Certainly, I was relieved that I hadn’t forced my mother to have a C-section. But why she was telling me all this? What was the point? How was I supposed to react to such information? I couldn’t tell. I also knew that my reaction was not uppermost in her mind. It never was. She just had to get this off her chest. Again, I wondered why she chose to unburden herself to me, and not to some grownup. Was there a subtext? Perhaps it was because I had evidently continued to be a rather considerate child. I was a good listener. I didn’t ask a lot of difficult questions. Perhaps it was because I was just there. Whatever her reasons, for now, her story was done, and, as usual, I was left to ponder it unaided.
I wheeled Sweetpea into my room and shut the door. I began to wonder about my missing twin. I imagined it was a brother. It could have been a girl, a non-identical sister. But I was sure it was a brother. I wanted it to be a brother. How was I supposed to feel about the fact that he hadn’t survived? Did that make me a murderer? Had I committed infanticide in my mother’s womb? Had I somehow robbed him of nutrition, elbowed him out of the way with my unnaturally hefty arms, and gobbled it all up for myself? Is that why I weighed so much at birth? Why didn’t he defend himself? Was it just the size difference? Was my zygotic self always bigger than his? Did I accidentally or deliberately kick him to death with my long, skinny legs? Did we get tangled in a sibling embrace that choked the breath out of him? Or, due to my overwhelming volume, did I just smother him to death?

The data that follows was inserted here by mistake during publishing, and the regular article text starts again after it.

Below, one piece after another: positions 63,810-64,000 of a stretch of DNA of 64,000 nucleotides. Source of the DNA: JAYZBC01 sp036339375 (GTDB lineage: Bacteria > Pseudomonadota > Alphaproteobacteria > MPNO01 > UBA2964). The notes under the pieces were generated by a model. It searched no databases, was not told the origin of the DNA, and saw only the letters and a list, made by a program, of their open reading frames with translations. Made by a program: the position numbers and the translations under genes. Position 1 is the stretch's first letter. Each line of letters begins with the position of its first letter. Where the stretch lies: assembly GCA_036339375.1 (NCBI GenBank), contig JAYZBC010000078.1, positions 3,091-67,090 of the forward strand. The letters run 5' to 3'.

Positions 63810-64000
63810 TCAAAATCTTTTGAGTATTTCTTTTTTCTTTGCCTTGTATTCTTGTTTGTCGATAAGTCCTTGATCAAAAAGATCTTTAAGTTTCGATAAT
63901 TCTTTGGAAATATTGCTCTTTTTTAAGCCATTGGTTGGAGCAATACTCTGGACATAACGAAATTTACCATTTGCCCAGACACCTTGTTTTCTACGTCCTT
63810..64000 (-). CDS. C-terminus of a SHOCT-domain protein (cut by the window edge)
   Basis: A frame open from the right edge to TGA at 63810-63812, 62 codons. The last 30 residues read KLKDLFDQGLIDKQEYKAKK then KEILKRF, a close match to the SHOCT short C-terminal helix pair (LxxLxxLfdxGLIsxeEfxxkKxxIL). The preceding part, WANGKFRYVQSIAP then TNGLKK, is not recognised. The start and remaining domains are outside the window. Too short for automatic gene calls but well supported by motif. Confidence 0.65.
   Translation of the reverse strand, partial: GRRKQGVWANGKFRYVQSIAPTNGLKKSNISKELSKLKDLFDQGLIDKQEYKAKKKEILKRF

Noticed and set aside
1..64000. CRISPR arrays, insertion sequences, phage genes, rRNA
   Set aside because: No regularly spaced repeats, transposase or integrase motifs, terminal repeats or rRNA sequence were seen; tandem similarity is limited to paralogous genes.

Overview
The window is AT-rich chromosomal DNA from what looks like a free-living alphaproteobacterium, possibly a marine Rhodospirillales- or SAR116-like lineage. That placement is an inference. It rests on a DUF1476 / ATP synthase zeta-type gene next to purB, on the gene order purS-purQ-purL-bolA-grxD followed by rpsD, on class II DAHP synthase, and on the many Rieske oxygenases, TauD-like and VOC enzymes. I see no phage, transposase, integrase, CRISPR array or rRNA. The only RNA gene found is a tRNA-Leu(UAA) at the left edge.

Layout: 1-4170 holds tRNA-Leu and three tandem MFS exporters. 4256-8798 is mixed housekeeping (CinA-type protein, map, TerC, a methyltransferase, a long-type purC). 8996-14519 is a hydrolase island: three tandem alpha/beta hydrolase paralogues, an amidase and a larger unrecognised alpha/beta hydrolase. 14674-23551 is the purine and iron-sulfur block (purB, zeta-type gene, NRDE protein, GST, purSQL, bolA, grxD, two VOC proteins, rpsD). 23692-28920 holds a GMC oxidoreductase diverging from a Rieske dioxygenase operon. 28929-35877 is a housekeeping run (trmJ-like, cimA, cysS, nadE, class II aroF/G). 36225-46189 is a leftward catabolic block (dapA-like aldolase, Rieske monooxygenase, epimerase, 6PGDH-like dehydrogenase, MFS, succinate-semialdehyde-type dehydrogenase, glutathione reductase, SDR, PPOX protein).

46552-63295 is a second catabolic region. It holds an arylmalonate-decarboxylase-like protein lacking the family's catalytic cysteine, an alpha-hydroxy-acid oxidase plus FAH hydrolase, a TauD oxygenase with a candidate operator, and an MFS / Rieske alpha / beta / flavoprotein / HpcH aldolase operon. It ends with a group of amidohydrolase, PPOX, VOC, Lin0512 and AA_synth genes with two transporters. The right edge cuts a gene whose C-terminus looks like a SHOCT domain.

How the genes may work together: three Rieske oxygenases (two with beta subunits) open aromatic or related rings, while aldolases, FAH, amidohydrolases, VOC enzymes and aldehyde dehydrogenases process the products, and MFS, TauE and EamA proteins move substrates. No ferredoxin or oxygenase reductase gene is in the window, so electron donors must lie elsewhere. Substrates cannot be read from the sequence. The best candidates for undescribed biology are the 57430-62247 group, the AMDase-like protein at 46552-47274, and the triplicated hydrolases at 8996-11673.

Or was it even my fault at all? Was it possible for a woman like my mother to have a sort of partial miscarriage? Did my mother’s body decide, by some mysterious process, that it could only handle bringing one baby at a time into the world? Was I the product of some Darwinian, survival-of-the-fittest contest over which I had no control? Wow.
My options appeared to be that (a) I was a murderer, (b) I was a clumsy, unwittingly dangerous oaf, (c) I was too competitive, and (d) I won some contest I didn’t know I was participating in. Ultimately, I couldn’t decide which one applied. And it almost didn’t matter. Whatever happened to him, I felt bereft.